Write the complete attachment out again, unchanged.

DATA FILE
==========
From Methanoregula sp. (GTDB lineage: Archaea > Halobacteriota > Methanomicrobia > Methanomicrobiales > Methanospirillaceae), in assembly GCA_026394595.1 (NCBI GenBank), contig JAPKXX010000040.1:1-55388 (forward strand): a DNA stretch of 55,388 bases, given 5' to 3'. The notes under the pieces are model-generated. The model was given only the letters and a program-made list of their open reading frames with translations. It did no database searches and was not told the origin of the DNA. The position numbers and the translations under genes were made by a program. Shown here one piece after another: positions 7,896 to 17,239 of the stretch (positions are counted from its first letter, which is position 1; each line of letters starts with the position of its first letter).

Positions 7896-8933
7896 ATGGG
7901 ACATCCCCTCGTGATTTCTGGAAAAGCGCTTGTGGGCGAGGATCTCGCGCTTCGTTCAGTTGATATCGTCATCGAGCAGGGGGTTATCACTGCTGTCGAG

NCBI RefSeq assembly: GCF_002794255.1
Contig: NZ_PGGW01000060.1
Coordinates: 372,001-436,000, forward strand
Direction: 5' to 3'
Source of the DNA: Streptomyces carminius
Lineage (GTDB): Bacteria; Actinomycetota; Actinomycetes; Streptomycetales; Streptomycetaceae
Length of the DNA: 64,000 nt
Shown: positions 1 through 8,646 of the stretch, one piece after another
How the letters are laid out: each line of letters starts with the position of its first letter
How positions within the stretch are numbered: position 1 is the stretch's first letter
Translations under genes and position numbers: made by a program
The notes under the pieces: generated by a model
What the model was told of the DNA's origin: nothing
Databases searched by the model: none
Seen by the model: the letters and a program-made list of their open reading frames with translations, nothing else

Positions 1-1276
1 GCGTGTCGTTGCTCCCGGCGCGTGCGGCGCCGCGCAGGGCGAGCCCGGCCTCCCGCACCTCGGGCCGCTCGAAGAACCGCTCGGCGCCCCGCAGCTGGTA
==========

From Methanoregula sp. (GTDB lineage: Archaea > Halobacteriota > Methanomicrobia > Methanomicrobiales > Methanospirillaceae), in assembly GCA_026394595.1 (NCBI GenBank), contig JAPKXX010000040.1:1-55388 (forward strand): a DNA stretch of 55,388 bases, given 5' to 3'. The notes under the pieces are model-generated. The model was given only the letters and a program-made list of their open reading frames with translations. It did no database searches and was not told the origin of the DNA. The position numbers and the translations under genes were made by a program. Shown here one piece after another: positions 7,896 to 17,239 of the stretch (positions are counted from its first letter, which is position 1; each line of letters starts with the position of its first letter).

Positions 7896-8933
7896 ATGGG
7901 ACATCCCCTCGTGATTTCTGGAAAAGCGCTTGTGGGCGAGGATCTCGCGCTTCGTTCAGTTGATATCGTCATCGAGCAGGGGGTTATCACTGCTGTCGAG

NCBI RefSeq assembly: GCF_002794255.1
Contig: NZ_PGGW01000060.1
Coordinates: 372,001-436,000, forward strand
Direction: 5' to 3'
Source of the DNA: Streptomyces carminius
Lineage (GTDB): Bacteria; Actinomycetota; Actinomycetes; Streptomycetales; Streptomycetaceae
Length of the DNA: 64,000 nt
Shown: positions 1 through 8,646 of the stretch, one piece after another
How the letters are laid out: each line of letters starts with the position of its first letter
How positions within the stretch are numbered: position 1 is the stretch's first letter
Translations under genes and position numbers: made by a program
The notes under the pieces: generated by a model
What the model was told of the DNA's origin: nothing
Databases searched by the model: none
Seen by the model: the letters and a program-made list of their open reading frames with translations, nothing else

Positions 1-1276
1 GCGTGTCGTTGCTCCCGGCGCGTGCGGCGCCGCGCAGGGCGAGCCCGGCCTCCCGCACCTCGGGCCGCTCGAAGAACCGCTCGGCGCCCCGCAGCTGGTA